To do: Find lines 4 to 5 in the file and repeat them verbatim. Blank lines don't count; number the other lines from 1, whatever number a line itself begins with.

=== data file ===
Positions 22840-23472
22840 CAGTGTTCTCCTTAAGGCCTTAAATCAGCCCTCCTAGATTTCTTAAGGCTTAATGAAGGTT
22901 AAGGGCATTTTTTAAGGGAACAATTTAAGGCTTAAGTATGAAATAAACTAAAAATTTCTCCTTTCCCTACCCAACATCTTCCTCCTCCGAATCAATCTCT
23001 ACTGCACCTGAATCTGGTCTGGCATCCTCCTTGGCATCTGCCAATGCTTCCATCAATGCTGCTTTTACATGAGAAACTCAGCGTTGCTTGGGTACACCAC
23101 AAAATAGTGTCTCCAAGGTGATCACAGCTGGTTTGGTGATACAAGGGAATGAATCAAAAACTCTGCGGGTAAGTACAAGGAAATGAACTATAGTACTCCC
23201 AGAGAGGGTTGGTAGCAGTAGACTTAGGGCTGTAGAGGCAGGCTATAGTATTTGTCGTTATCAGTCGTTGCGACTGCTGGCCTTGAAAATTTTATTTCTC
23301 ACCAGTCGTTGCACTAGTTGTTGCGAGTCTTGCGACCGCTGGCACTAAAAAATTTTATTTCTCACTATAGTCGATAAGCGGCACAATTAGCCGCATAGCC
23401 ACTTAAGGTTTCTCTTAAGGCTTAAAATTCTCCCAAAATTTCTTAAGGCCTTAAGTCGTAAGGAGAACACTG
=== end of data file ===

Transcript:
23001 ACTGCACCTGAATCTGGTCTGGCATCCTCCTTGGCATCTGCCAATGCTTCCATCAATGCTGCTTTTACATGAGAAACTCAGCGTTGCTTGGGTACACCAC
23101 AAAATAGTGTCTCCAAGGTGATCACAGCTGGTTTGGTGATACAAGGGAATGAATCAAAAACTCTGCGGGTAAGTACAAGGAAATGAACTATAGTACTCCC